Forums

Hello all.  I'm interviewing soon for a management position in my company.  I purchased the interviewing series a few weeks ago, and I'm just soaking up the wealth of knowledge provided.  Thanks to Mark and Mike for sharing their help.

 

I wondered if there was a strategic advantage to being the first or last interviewee for a position.  I know the Primary and Recency theory of psychology says that we remember the first and the last in a series of events/object/etc. better than those in the middle.  From an interviewing standpoint, I would assume the same to be true.  Is one better than the other, though, if one were given a choice as to what time slot they wanted?

 

Thanks,

Jeremy

ashdenver's picture

I'd be inclined to say: "does one really remember if they saw the Magnificence of the Second Coming in the 2pm timeslot or the 4pm?  Usually they just remember the glorious experience which overshadows everything else."  Heh.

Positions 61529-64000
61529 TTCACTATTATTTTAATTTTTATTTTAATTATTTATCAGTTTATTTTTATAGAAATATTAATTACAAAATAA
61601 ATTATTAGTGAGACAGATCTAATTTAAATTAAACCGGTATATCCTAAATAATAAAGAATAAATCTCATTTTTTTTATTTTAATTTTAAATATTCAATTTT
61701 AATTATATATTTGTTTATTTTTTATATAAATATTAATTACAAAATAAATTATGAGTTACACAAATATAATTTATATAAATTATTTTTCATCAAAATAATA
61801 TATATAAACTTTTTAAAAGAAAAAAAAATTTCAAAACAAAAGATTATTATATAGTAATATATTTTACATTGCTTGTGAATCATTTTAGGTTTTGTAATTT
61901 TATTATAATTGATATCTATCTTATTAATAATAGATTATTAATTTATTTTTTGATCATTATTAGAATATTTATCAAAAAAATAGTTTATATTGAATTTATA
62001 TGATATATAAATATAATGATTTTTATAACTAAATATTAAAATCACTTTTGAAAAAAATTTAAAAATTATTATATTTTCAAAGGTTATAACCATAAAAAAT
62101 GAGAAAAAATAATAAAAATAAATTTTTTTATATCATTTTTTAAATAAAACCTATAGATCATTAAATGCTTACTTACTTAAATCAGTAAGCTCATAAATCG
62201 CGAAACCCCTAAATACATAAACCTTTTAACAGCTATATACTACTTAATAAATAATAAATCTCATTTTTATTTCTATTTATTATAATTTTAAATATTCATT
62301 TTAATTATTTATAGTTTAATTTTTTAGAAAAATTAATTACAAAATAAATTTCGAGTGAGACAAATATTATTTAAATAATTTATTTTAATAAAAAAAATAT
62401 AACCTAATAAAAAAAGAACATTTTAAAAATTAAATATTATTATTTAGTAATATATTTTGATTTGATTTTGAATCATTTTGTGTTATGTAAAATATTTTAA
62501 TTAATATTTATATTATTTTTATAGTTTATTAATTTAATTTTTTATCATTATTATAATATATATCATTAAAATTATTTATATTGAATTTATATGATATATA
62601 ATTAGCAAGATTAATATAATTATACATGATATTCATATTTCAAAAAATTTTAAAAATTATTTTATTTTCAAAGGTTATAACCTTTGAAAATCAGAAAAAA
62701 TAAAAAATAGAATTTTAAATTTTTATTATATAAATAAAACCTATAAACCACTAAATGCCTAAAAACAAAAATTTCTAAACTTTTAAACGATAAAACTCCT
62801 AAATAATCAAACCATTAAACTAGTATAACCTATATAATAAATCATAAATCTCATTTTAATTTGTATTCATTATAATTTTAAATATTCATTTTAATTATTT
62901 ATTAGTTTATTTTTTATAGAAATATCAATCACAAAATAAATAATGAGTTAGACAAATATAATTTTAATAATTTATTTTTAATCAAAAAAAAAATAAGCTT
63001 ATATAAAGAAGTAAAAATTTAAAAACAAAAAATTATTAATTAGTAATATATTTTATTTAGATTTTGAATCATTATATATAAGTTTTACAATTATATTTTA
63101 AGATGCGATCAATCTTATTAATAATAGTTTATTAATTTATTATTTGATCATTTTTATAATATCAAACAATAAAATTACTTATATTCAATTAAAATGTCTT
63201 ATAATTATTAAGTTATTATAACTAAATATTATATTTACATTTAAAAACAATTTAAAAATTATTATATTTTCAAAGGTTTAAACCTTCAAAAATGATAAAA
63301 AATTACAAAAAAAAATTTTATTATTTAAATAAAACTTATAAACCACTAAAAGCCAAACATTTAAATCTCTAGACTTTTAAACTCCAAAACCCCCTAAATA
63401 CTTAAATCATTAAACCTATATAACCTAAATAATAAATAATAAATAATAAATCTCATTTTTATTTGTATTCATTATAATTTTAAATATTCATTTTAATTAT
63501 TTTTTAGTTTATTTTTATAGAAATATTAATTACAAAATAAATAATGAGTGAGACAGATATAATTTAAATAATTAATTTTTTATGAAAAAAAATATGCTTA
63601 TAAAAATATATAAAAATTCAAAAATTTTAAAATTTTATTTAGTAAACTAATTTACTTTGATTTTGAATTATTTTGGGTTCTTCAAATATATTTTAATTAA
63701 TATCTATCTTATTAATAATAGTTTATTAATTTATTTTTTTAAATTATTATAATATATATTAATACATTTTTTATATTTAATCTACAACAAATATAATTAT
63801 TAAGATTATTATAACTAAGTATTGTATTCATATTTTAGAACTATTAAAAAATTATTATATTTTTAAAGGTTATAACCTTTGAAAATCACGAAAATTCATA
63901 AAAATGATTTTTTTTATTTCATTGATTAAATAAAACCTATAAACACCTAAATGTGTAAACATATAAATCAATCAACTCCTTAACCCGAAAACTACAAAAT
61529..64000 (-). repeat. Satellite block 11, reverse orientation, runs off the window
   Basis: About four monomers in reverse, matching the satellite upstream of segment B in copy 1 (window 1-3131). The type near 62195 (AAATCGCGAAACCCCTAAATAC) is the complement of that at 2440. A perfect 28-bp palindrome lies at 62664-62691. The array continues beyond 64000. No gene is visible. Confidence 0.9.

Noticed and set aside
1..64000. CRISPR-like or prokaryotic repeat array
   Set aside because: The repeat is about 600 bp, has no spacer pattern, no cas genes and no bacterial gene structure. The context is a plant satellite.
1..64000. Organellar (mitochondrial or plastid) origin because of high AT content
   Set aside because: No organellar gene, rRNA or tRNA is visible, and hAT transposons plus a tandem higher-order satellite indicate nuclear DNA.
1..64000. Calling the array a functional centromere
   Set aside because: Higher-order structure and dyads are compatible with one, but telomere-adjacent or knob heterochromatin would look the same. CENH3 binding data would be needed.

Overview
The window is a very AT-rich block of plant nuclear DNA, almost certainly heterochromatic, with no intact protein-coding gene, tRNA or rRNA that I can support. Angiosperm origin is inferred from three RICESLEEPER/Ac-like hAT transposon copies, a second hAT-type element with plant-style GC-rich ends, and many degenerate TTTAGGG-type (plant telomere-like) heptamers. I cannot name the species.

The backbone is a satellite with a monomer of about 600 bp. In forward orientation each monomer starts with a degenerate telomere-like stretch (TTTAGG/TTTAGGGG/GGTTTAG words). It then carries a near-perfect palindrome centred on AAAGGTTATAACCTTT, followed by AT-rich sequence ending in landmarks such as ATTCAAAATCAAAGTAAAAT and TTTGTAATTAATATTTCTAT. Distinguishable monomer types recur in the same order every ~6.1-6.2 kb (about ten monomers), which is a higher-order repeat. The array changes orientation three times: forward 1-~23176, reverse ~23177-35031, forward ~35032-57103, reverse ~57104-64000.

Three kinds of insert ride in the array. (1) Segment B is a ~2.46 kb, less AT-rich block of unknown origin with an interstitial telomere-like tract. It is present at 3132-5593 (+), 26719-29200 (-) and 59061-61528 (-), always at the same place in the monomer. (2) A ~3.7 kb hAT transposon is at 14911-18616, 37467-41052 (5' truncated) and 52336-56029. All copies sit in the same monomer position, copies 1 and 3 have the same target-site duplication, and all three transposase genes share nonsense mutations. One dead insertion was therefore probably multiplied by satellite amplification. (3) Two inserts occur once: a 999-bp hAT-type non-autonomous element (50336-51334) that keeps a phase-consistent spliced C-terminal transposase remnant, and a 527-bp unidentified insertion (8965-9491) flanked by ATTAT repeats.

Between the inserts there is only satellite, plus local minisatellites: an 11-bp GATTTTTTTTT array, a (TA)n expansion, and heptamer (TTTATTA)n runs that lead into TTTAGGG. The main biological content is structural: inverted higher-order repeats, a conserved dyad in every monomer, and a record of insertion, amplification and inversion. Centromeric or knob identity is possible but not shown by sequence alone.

That said, I'm a believer of the "set the bar high and let the others try to match your stellar attributes" but my husband is a definite proponent of the Recency theory, that you always want to go last.  I would say that the only thing you can really control is what you say, how you say it and what you do during whatever timeslot you end up having with these folks.  The rest is up to them and completely out of your control.  One interviewer may subsrcibe to the Primary theory and the other interviewer may be a Recency person, with the others mixed along the way.  You have no control over them; only yourself.

wendii's picture

It doesn't matter. I've seen the best candidate at every hour from 8am to 6pm and all the hours in between.

A great candidate who blows the competition of the water is unforgettable. In fact, I could tell you about a guy I interviewed 5 years ago, and I've interviewed thousands of people since.

My one caveat - if you can, don't choose 5pm on a Friday night. Interviewers are rarely at their most receptive then.

Wendii